NewsChannel 5 Investigates: Friends in High Places
Grand Jury Subpoenas Sundquist's Cousin
(Story created 7/8/04)
The criminal investigation prompted by our own Friends in High Places investigation of state contracts is back in high gear. Wednesday, a federal grand jury heard from a cousin of former Gov. Don Sundquist. NewsChannel 5's chief investigative reporter Phil Williams was there as witness after witness emerged from the grand jury room.
From former Sundquist economic development commissioner Bill Baxter to Sundquist cousin Bonnie Currey, a federal grand jury continued to demand answers from a parade of witnesses.
All this comes six weeks after a jury convicted former Sundquist Labor Department appointee Joanna Ediger on corruption charges. It was a case in which longtime friend of the governor John Stamps was named an unindicted co-conspirator in that case.
Still, Currey's attorney was tight-lipped about what investigators are asking.
"We always prefer not to discuss things that are involved with the United States Attorney's Office," Aaron Wyckoff told Phil Williams.
Currey was business partners with Stamps and former deputy governor Alex Fischer in Comprehensive Community Care. That's a mental health company that got all its money from TennCare.
A spin-off company, Workforce Strategists, got the rigged contract that resulted in Ediger's conviction.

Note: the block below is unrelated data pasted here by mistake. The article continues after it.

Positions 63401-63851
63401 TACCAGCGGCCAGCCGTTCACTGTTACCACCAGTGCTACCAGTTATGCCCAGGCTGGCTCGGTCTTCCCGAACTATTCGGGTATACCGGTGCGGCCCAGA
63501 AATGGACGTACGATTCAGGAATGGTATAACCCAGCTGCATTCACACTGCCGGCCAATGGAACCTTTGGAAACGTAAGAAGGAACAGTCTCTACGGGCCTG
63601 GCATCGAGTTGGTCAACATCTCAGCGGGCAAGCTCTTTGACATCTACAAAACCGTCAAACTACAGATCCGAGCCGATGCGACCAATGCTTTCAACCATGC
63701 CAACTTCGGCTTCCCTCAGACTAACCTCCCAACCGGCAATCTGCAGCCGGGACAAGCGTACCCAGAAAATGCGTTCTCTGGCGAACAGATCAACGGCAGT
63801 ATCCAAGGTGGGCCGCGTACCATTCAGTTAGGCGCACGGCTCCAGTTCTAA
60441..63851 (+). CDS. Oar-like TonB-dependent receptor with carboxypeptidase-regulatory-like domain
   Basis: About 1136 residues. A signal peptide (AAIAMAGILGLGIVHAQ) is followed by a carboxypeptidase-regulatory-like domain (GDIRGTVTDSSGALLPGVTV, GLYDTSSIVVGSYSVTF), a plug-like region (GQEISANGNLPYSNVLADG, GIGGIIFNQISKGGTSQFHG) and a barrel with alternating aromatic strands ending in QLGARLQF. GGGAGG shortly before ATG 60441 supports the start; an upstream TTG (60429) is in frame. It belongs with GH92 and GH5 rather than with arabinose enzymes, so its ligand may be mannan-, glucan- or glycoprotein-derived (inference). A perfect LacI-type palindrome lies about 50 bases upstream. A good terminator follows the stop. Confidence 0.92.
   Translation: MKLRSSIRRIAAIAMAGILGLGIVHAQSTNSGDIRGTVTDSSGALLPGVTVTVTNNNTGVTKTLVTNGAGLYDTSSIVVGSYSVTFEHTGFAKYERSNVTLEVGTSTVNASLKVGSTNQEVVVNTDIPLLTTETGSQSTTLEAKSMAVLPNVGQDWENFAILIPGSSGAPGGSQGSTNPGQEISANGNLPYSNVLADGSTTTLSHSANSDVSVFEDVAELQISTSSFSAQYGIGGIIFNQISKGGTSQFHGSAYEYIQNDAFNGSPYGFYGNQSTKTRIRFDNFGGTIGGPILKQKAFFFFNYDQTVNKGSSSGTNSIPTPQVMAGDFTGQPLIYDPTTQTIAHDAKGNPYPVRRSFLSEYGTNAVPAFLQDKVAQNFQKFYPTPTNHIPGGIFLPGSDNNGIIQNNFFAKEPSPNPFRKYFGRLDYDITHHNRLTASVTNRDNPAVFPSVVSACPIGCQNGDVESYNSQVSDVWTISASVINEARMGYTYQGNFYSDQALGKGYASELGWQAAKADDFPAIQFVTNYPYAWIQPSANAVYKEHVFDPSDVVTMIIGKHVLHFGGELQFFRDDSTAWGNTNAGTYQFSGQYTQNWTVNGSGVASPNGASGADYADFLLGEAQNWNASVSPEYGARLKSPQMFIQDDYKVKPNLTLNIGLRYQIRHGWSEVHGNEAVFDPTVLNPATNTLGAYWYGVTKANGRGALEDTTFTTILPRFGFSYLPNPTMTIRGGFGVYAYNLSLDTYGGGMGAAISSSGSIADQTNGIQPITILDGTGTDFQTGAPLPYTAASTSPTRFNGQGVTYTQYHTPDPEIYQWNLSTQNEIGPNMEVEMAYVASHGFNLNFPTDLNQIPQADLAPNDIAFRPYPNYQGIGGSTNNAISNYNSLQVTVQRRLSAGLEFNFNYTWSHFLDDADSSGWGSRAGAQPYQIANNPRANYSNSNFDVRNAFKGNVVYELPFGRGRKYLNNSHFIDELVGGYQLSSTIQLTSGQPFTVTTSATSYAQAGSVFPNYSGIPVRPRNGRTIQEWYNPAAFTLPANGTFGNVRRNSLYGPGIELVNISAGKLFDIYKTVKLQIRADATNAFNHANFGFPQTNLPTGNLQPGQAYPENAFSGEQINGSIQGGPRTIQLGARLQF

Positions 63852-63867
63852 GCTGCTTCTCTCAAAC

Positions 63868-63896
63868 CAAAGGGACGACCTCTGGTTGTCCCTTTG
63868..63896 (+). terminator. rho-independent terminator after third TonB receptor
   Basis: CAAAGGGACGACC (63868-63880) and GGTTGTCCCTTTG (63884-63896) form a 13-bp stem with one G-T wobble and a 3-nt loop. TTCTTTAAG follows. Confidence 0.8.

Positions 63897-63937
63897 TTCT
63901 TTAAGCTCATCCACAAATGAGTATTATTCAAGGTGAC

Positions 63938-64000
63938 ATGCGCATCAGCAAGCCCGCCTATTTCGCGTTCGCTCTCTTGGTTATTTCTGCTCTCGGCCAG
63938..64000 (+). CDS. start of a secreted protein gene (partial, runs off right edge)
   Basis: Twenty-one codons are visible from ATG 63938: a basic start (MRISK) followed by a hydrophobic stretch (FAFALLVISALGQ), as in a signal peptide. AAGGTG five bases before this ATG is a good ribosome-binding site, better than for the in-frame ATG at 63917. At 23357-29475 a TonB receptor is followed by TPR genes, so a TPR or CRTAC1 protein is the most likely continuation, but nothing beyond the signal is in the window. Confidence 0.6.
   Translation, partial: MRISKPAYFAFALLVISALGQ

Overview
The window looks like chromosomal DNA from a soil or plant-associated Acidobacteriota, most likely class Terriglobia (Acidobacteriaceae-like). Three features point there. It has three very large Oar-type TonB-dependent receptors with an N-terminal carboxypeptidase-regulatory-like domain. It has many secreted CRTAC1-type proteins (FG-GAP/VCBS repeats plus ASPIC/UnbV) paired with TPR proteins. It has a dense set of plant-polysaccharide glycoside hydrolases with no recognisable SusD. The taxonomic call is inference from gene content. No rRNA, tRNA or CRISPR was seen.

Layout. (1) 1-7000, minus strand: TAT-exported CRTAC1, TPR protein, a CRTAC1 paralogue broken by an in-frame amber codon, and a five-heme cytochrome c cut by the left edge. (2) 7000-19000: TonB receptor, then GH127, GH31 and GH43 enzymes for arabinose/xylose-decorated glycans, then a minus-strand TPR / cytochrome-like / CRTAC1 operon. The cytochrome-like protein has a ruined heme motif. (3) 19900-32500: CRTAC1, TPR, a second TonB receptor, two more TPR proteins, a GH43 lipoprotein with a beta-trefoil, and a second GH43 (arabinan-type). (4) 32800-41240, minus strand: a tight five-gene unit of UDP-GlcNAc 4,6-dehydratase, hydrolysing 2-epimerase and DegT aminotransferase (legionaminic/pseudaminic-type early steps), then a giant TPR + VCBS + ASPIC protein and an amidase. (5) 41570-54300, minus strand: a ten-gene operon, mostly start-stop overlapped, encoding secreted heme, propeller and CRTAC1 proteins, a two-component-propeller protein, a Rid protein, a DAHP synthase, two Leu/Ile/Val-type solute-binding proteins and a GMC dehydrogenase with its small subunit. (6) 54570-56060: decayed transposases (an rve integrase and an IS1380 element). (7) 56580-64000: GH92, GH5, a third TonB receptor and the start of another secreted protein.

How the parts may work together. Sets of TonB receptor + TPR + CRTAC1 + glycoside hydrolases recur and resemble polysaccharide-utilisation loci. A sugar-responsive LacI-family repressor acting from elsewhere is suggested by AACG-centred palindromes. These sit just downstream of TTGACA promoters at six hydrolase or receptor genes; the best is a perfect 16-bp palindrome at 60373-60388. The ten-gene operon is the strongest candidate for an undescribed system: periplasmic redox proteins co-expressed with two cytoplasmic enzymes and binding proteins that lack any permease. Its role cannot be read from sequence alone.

The grand jury also heard from Chuck Klusener, a former top official with TennCare provider Advocare. That company, which provided funding to Comprehensive Community Care, employed Stamps as its lobbyist during the Sundquist administration.
So what does the governor's cousin know? Wyckoff responded:
"It's really not fair for us to make comments about their investigations."
Baxter, who served as Sundquist's commissioner of economic and community development from December 1997 to December 2000, declined to discuss his testimony. He's now a member of the board of directors for the Tennessee Valley Authority.
Also testifying was Dana Moore, an executive with Education Networks of America, and former state official Mike McGuire, who handled a federal Appalachian Regional Commission grant that went to ENA.
Under the Sundquist administration, ENA landed a state contract worth tens of millions of dollars to connect Tennessee schools to the Internet.
The company was started by Stamps and another Sundquist friend Al Ganier.
Moore says she was just called as a witness.
"Can you say anything about your testimony?" Williams asked.
"I told the truth," Moore responded.
The question now is: to whom could the truth lead next?
As to whether Joanna Ediger may become a government witness now that she's been convicted, her lawyer isn't saying.